Negotiated v Tender Contracts


Move away from tendering and into negotiated contracts – it’s better for business

Tradespeople are always working in a competitive environment, often tendering against other companies for work.

I have been working with numerous clients to help them move away from tenders and into negotiated contracts, which allow greater control, often deliver higher quality and remove a whole heap of uncertainties.

The benefits of negotiated contracts

Christchurch-based Simon Construction director Izaac Simon knows firsthand how working under a negotiated contract removes a lot of risk for both the builder and the client.

“When you go in with a tender, you have to account for all the unknowns, so you factor them in. Then you have to consider escalation, the availability of subbies – who often bump their prices up due to demand – so the price is front-loaded to deal with situations you don’t even know if you will have to manage.”

Izaac says when pricing a negotiated contract, you don’t need to cater for all contingencies, so the client doesn’t have to pay big premiums for unknowns. “You get paid for what you do and then deal with each unforeseen issue as it comes up via a variation.”

How to make them work

I have seen many projects stall at the pricing stage because no one holds the all-powerful crystal ball. I advise clients to use and strengthen their trade relationships. If a builder is involved in a project right from the beginning, they can have input into pre-construction planning, which can return savings. Then, throughout the negotiated contact, any issues can be dealt with in a factual way, in good faith and ensuring the best outcomes for everyone.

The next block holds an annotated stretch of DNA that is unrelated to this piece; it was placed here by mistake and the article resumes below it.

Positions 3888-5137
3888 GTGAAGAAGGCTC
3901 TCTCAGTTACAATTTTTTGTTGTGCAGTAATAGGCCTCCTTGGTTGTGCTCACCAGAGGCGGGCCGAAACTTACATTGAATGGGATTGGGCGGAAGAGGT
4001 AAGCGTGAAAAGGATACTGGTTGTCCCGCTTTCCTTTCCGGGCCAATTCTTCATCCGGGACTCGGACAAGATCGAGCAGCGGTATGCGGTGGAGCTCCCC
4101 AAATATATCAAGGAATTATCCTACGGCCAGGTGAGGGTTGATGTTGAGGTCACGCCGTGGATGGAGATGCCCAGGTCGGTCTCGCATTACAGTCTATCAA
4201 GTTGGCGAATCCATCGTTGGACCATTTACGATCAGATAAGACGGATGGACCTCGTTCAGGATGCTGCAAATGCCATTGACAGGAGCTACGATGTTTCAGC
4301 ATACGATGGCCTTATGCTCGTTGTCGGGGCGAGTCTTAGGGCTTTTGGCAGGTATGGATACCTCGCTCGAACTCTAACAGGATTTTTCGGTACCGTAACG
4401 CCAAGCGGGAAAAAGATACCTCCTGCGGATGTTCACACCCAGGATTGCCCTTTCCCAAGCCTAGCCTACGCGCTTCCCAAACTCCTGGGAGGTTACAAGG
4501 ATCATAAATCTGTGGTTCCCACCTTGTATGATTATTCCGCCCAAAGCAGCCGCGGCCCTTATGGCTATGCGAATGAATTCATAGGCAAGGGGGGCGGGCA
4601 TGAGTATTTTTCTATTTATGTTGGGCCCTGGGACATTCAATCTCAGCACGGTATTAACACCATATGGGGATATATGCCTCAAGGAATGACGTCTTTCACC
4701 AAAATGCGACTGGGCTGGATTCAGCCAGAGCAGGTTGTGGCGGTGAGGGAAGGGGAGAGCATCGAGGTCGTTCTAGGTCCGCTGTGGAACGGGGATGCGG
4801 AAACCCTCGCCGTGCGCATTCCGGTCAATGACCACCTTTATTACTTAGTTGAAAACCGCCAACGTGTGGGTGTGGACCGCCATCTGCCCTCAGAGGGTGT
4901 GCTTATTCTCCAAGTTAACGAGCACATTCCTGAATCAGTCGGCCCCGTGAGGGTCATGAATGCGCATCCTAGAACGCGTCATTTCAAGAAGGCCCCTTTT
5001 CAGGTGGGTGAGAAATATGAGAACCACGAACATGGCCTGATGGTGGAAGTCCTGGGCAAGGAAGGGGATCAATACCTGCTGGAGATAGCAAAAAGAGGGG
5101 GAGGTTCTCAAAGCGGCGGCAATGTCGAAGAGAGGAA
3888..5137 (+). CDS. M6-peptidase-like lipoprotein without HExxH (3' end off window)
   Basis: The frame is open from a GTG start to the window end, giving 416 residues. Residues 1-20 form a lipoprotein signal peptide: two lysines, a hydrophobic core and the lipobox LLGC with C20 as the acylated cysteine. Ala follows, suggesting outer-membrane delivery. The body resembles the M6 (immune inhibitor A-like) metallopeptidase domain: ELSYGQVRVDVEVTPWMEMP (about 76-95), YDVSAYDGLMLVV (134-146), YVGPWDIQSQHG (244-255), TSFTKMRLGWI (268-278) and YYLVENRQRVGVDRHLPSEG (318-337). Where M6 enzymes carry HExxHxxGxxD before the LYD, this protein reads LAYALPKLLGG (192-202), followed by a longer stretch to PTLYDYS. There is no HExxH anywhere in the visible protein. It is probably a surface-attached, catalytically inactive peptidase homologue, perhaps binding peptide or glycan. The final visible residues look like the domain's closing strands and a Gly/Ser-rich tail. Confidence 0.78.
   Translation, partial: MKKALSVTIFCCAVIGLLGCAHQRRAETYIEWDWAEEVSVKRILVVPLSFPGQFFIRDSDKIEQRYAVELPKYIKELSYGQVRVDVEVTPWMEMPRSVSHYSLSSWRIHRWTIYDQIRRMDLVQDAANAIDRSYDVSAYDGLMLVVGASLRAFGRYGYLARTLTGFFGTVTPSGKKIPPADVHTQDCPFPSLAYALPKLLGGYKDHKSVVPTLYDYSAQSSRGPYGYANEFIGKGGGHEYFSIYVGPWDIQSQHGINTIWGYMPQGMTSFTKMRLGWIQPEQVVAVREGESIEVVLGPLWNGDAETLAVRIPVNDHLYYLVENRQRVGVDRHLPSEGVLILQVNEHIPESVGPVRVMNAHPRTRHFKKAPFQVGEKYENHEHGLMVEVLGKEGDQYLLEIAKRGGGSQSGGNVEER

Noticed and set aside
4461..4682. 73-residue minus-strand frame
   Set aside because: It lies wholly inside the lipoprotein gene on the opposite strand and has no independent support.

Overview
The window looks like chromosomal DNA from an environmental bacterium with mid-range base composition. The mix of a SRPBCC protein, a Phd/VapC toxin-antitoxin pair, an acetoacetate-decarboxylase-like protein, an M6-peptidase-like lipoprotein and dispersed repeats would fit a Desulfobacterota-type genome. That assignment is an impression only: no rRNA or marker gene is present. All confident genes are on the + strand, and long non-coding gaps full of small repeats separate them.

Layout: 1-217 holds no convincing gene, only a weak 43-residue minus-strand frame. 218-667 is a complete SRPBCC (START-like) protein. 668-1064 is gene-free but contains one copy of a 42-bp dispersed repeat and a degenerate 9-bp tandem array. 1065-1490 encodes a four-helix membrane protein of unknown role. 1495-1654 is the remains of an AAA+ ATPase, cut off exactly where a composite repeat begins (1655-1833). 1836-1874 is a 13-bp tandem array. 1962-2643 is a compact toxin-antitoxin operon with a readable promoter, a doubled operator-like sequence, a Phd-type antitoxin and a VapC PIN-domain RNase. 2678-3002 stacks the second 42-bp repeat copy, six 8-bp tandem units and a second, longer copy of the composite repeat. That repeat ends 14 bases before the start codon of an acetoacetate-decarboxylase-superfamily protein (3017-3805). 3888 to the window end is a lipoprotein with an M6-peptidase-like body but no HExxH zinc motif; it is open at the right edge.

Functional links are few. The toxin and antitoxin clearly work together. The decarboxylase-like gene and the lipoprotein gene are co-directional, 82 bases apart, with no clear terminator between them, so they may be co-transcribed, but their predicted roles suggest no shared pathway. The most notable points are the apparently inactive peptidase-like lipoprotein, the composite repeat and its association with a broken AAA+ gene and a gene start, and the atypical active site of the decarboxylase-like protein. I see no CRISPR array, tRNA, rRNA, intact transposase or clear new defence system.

Most importantly, the builder needs to know each sub trade will do its part of the job properly and on time. A negotiated contract can be harder to mange but, in many cases, it is the superior business model in this current climate.

For those wanting a future that extends well beyond the rebuild, then it is working relationships, trust and integrity in the marketplace now that will help that happen. With negotiated contracts, there is 100 percent clarity and communication.

Simon says that with the level of complexity in projects post quakes, such as a technically challenging, heritage rebuild or renovation on unpredictable land, pricing via a tender is immensely difficult. “A contract is a good way to proceed – as things come up, you can negotiate the best variation and then proceed. We work with people who trust us; they know we are transparent in our pricing and committed to finding the best solutions.” Simon says it does mean he is capping his margin up front, but he also knows he is not going to lose out if a project blows apart because of a few uncontrollable surprises.

When you have a trusted team of sub trades and suppliers around you, then you can enter more easily into negotiated contracts, knowing each party will provide their best price (not necessarily the lowest) and will deliver quality work when they say they will.


The key piece of advice in all this is: know your numbers. You must know what your margins are, you must learn from back costing, and effective, transparent working records are mandatory. You also need to know what work is in the pipeline – make sure you do not over commit and that your supporting trades do the same. Communication and trust form the basis of a good negotiated contract and it’s from this platform of stability that a trades business will thrive well past the current building boom.